Monday, December 22, 2014
How to be a Productive Student
When learning a particular skill set, it's usually necessary to be shown the individual pieces of that skill slowly (at least in the beginning of the learning process). When attempting to reproduce that motion, a greatly reduced speed of execution is necessary. To do so otherwise, amounts to having a “sink or swim” attitude about the instructional process. It would appear to be that this is the very attitude being put forth for the learning, and the instruction of Tuite (regardless of who's version one is attempting to learn).
Oyata repeatedly emphasized that tuite should be practiced slowly. Despite that fact, the vast majority of practitioner's attempt to perform tuite motions with speed during their practice of it. Most often (from my own experience) this comes from a lack of ability to do so otherwise (and/or achieve any positive results without doing so).
When I first began my studies with Oyata's method of Tuite, it was commonly being done with speed (and power). This was not a mandate presented by Oyata (himself), but was being promoted by (supposed) “students” of Oyata (or at least by “seminar attendee's”).
Once I began working with Oyata (himself), the preferred (ie. “his”) manner of tuite practice, was to do so slowly and incrementally. This meant that you would take (any) particular Tuite application, and divide it into “pieces”. Each piece would then be studied, understood and then practiced. Once that piece could be performed correctly, you would work on the “next” piece. This continued until the entire technique was (actually) understood (which is reminiscent of his “kata” training method). When the (basic) application of the technique was understood, potential weaknesses would be identified, and the prevention of those flaws from being exploited would be practiced.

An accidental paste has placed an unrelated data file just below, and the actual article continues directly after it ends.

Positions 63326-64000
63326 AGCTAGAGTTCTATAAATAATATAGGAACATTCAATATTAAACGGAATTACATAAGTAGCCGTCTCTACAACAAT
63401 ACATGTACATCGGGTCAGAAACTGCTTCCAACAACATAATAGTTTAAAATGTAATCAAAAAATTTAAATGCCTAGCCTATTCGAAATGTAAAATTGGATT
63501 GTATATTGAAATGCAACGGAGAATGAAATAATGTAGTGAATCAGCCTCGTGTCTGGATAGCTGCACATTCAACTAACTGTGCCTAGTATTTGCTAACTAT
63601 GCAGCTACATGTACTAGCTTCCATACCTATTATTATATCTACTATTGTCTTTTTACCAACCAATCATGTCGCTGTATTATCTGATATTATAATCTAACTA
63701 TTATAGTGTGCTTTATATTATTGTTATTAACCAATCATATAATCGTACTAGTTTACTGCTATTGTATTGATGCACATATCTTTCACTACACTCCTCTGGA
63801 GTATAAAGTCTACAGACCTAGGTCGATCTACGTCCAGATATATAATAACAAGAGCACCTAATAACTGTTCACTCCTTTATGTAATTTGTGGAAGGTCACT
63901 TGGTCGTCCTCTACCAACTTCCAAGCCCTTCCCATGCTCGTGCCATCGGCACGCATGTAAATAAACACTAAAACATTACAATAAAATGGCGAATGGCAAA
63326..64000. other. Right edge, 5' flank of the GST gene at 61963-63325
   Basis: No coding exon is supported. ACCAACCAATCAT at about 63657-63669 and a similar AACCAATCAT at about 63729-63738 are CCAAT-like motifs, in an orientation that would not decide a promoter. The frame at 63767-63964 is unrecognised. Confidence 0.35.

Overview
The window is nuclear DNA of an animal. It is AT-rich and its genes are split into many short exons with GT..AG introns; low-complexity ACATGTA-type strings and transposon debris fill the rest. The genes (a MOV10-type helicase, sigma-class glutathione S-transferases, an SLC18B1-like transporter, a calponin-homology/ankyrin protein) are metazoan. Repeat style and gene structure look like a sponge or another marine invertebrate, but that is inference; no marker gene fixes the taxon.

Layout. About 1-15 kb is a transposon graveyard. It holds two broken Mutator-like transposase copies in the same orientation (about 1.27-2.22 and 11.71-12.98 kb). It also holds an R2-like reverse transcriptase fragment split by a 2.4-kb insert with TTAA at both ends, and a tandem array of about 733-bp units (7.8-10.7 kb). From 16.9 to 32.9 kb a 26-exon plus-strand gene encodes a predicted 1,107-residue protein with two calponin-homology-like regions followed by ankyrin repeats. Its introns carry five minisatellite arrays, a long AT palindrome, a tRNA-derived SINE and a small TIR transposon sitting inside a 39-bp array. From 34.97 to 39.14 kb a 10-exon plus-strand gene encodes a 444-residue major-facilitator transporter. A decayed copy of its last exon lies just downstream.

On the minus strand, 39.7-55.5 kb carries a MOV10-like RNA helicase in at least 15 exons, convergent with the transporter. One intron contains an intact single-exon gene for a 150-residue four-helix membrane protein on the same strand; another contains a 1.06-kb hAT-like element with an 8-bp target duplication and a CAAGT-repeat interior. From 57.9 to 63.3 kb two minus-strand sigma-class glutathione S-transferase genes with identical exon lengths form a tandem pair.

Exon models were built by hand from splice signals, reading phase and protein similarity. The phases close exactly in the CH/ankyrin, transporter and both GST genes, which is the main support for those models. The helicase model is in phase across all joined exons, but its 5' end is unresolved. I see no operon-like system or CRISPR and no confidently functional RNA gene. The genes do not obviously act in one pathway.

This was a fairly long (involved) process. There are numerous factors that could cause/create certain weaknesses in an applications ability to create the desired results. This could involve a great amount of time (per technique), and there are numerous variables that could be included in determining those factors as well.
Numerous systems have attempted to alleviate their student's concerns (regarding those factors) when having them attempt to utilize the (sophomoric) “10 Principles” that are being peddled by numerous groups. The problem with that list, is that it doesn't address the “main” problem (that the student hasn't learned the required individual segments of how/why the technique will or won't work). It attempts to make “additions” to something that isn't understood by the student to begin with.
The most commonly (recommended) “corrections” (by these individual's) are to go faster, and/or more powerfully. Neither of which address the (real) problem, nor are they relevant to the techniques ability to work (as desired). I have to blame that belief on the fact that the majority of “instructors” are male. Males are (commonly) raised to believe that strength and/or speed are the answers, or they are the means to accomplishing the desired result (to most anything). This is not an accurate belief, especially in regards to the application of Oyata's style of Tuite.